While not clearly not on the same level today as the notorious leak that left 20 million search queries available for public download, hotels are increasingly finding new ways to use their wifi networks, for their own operations as well as capturing lobby information to create their own database of (guest) intentions.

Inside Lucky Magazine's LiveToBuy

LivebuyitReaders of Lucky Magazine will be able to pay for goods mentioned in that publication by text messaging, thanks to a new program co-developed by Conde Nast, PayPal and NY interactive shop Anomaly.

Sephora VP of Retail Marketing Allison Slater -- clearly not afraid of new marketing approaches -- joins Avon, Liz Claiborne, Estee Lauder, L'Oreal, Perry Ellis, Target and Unilever's Sunsilk haircare line in LiveBuyIt. This story, which broke in the July 10 NYTimes, mentions that the companies that participate are among those the companies that are buying a full-page color ad - currently $165,000 for the 1x rate.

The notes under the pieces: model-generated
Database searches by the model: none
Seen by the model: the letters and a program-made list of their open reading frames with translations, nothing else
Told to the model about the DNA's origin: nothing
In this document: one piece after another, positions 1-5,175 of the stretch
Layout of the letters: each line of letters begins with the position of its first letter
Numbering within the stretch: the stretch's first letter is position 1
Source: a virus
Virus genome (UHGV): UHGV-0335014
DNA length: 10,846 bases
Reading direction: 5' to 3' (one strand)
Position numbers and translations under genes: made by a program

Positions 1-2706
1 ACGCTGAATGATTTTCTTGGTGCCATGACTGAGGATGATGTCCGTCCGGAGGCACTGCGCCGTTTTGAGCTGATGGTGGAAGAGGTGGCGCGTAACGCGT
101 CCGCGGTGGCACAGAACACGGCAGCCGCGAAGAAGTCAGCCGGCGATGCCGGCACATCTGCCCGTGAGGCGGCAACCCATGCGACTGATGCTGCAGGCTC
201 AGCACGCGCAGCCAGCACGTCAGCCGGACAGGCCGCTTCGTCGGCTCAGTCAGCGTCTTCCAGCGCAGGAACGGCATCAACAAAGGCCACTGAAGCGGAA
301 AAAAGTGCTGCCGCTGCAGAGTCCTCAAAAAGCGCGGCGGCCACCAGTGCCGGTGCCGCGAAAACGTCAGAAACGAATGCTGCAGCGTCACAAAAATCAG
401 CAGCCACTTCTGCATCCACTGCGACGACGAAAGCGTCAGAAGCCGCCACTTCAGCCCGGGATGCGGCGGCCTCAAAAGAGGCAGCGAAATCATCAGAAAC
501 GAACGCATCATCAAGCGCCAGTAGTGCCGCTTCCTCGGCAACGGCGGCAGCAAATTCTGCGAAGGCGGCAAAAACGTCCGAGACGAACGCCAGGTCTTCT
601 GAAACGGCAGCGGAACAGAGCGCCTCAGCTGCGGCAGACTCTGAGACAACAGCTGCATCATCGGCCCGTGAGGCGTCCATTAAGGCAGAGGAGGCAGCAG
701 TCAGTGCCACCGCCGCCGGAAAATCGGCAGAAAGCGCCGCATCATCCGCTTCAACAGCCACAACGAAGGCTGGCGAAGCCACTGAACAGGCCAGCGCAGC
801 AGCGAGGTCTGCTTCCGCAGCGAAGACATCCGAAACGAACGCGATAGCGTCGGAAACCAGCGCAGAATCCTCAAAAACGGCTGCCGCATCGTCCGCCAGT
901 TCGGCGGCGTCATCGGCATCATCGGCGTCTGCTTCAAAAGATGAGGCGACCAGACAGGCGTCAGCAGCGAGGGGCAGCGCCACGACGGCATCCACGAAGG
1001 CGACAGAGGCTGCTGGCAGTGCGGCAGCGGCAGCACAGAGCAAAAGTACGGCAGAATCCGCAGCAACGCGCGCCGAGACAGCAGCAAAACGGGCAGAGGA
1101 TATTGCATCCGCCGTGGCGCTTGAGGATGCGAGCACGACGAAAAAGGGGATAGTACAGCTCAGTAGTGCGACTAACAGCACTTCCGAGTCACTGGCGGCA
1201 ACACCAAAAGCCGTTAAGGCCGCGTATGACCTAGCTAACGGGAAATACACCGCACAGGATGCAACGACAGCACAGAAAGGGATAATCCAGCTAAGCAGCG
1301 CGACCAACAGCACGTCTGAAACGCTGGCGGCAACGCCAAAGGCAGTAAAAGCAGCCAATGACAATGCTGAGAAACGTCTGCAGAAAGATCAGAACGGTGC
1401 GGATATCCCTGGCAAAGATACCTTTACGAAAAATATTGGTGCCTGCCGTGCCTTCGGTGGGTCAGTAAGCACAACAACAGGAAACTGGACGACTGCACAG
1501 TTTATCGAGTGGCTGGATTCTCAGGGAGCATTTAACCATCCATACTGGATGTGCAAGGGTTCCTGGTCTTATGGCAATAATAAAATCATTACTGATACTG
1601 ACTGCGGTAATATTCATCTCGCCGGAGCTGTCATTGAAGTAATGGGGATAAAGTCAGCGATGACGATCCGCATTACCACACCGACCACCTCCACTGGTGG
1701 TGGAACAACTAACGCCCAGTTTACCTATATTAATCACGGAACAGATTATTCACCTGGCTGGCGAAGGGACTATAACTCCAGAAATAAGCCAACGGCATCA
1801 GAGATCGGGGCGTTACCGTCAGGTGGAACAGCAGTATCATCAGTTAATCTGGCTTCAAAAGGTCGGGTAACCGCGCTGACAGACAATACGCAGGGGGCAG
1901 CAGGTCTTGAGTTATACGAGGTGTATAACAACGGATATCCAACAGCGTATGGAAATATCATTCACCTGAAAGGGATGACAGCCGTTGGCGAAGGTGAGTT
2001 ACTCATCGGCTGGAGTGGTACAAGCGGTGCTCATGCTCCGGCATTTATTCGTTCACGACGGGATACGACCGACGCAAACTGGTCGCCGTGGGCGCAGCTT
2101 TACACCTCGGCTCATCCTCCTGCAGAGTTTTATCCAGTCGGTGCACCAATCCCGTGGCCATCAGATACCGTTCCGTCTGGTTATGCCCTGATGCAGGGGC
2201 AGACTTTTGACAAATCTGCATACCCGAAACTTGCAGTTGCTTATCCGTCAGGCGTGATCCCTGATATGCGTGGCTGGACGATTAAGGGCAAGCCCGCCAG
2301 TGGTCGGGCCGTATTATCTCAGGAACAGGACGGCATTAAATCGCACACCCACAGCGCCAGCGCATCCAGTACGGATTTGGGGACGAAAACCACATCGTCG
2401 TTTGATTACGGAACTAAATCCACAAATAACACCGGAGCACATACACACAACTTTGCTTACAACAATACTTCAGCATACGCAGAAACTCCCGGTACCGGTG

Unlike Conde Nast's earlier initiative -- which I estimated brought in $1 million in additional ad revenues -- this new initiative takes two major risks: will people (1) buy using their mobile phones, and (2) will they do it via PayPal?

Earlier research shows that the average shopper conducts 13 searches before making a purchase. If this trial shows that a single mobile search eliminates the need for 12 more comparison searches over the web, this could be a major development for marketers.

Text2Buy, which was developed by Anomaly with PayPal, represents a much more sophisticated approach than previous interactive media added-value programs. LiveBuyIt is a much more focused approach than the Hearst Co's $10 million 30 Days of Shopping campaign, which is reportedly combining blogs, podcasts, text messaging and other interactive marketing vehicles to capture information on what people are buying. Lucky Magazine publisher Alexandra W. Golinkin hopes to launch a "Text To Try" program where shoppers purchase samples of advertised goods using micropayments.